Summary

Conflict Period:
Civil War (Confederate) 1
Branch:
Confederate Army 1
Rank:
General 2
Birth:
10 Oct 1819 2
Avon, Maine 2
Death:
August 5, 1900 2
Natchez, Mississippi 2
More…

Related Pages

+
View more similar pages

Pictures & Records (3)

Add Show More

Personal Details

Edit
Full Name:
Zebulon York 1
Birth:
10 Oct 1819 2
Avon, Maine 2
Death:
August 5, 1900 2
Natchez, Mississippi 2
Edit

Civil War (Confederate) 1

Branch:
Confederate Army 1
Rank:
General 2
Enlistment Date:
1861 1
Military Unit:
Fourteenth Infantry, Sw - Z 1
State:
Louisiana 1

Looking for more information about Zebulon York?

Search through millions of records to find out more.

Sources

  1. Civil War Soldiers - Confederate - LA [See image]
  2. Contributed by bruceyrock632
Add

Stories

Bio

Interesting Fact(s):    York would graduate from Tulane, with a law degree.  Moving to Vidalia, LA, he would practice law, and own a cotton plantation. At the outbreak, of the Civil War, it was reported that he, and his partner, owned six plantations, and over 1,500 slaves.  His plantations were reported to have an annual production of 4,500 bales, of cotton.  York would organize the 14th Louisiana Infantry and be elected its major, lieutenant colonel and colonel.  He would lead this regiment through the Peninsula Campaign, Seven Days, Second Manassas, Antietam and Fredericksburg.  He would return to Louisiana, to recruit troops, during the Chancellorsville Campaign, but would return to regimental command, in time for Gettysburg.  He would be promoted brigadier general during U.S. Grant's Overland Campaign, on May 31, 1864.  He would lead a mixed brigade, of Louisianans, and would take part in Jubal Early's Shenandoah Campaign.  York would receive a devastating wound, to his left arm, while leading his brigade, at Winchester.  The wound would require amputation, after which he returned to recruiting.  After the war, his fortune gone, he would become the proprietor of the York House, in Natchez, MS.

Zebulon York

 

General Zebulon York was born in the state of Maine. His Granddaddy on his mother’s side was an aide to General George Washington during the Revolutionary War and was present when Lord Cornwallis surrendered his British forces. 

York graduated with honors from Transylvania University in Kentucky and earned a law degree from the University of Louisiana, now called Tulane. 

He, along with a business partner, Mr. Hoover, owned 6 plantations in Louisiana, and produced 4,500 bales of cotton each year, with the help of 1700 slaves. 

When the Civil War started York formed the Concordia Rifles, Company F of the 14th Louisiana Infantry, which the men made him Captain because he paid for the entire outfit’s equipment with his own money. This Company was the original Louisiana Fighting Tigers, which had a reputation of fierce fighting and troublemaking. 

Zebulon York was wounded 3 times during the Civil War. His first wound was in 1862 at the Battle of Williamsburg where one bullet gave him injuries in three different places. His second wound came at the second Battle of Bull Run (Manassas Creek) when he was wounded in the neck. While he was in the hospital recuperating he was almost captured by the Yankees, but managed to escape. His third wound happened in 1864 in the Shenandoah Valley where grapeshot shattered his left arm. A surgeon amputated his arm on the battlefield and told York they expected a counter attack, and since he had lost so much blood it would be best if the Yankees captured him. York told the doctor to get his horse because the only part of him the Yankees were going to capture was his arm. Thus York avoided capture for the second time while wounded.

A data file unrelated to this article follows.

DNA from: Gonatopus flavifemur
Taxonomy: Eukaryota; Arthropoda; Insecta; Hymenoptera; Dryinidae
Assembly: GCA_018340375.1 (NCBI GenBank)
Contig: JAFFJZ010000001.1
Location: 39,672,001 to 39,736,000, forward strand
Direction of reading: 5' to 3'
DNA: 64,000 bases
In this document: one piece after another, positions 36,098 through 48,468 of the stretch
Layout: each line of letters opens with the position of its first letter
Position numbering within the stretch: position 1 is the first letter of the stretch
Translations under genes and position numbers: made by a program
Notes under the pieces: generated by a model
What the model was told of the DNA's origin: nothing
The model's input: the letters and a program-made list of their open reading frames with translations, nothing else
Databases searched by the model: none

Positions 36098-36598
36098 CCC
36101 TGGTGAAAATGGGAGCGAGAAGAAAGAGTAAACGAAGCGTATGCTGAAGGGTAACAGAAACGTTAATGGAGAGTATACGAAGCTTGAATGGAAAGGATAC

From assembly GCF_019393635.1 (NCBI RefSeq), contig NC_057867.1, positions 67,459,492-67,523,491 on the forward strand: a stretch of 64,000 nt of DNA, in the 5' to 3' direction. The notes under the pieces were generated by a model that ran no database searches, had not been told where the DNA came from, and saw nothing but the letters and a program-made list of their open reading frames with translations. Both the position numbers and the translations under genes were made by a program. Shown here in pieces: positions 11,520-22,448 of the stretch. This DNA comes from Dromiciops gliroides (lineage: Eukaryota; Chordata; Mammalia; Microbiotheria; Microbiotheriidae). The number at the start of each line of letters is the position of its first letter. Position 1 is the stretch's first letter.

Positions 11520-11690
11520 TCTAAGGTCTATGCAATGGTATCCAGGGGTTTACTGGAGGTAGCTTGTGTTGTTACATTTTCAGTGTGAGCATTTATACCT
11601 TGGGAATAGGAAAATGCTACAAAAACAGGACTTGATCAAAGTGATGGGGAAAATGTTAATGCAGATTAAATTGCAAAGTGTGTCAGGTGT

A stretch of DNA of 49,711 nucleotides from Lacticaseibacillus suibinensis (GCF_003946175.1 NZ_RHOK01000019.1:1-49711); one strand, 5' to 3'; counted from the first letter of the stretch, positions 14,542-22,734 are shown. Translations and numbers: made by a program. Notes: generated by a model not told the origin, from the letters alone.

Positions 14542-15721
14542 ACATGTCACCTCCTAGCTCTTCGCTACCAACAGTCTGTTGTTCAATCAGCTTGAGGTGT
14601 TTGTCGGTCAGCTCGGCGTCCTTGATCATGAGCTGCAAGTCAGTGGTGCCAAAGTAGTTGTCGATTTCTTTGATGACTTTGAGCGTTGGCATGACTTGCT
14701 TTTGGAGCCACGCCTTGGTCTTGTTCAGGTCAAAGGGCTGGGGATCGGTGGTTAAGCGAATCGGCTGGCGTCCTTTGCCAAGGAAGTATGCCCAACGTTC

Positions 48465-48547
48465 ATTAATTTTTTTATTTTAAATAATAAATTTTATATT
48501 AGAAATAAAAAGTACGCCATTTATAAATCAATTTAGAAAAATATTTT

After the fall of Richmond York was ordered to hold the Yadkin River Bridge, which connected North and South Carolina, to allow people and troops to evacuate. He had a couple of hundred men and 3 small cannon against 4500 Yankee troops with full artillery. The Yankee commander sent several demands for York to surrender, but he refused and held the bridge for 3 days. One of the evacuees was President Jefferson Davis, who crossed the bridge on Easter Sunday, 1865. Upon crossing the bridge Jefferson stopped his carriage and shook York’s hand telling him, “Your gallant defense shall not be forgotten.” 

After the War York returned to Vidalia, Louisiana to find all of his plantations destroyed, but he began his life again by running a boarding house in Natchez that was called the York House. It was located where present day finds Biscuits & Blues Restaurant. York eventually acquired 5 tiny steamboats that worked on Black River, in nearby Louisiana, delivering goods, people and livestock to and from rural areas. 

During the floods of 1882 York led relief efforts for people in Louisiana. Sam Clemens rode one of his little steamboats during one of their many trips into the Black River region and mentions it in his book Life on the Mississippi. 

York became ill in January of 1900 and died on August 1900. He funeral took place at St. Mary’s Basilica and he was buried in the Natchez City Cemetery. His grave plot contains his old business partner, Mr. Hoover and York’s wife whom he married in 1895, but her grave is unmarked to this day.

     

 

About this Memorial Page

Anyone can contribute to this page. Please sign in or sign up—it's free.

Created:
Modified:
Page Views:
165 total (9 this week)

×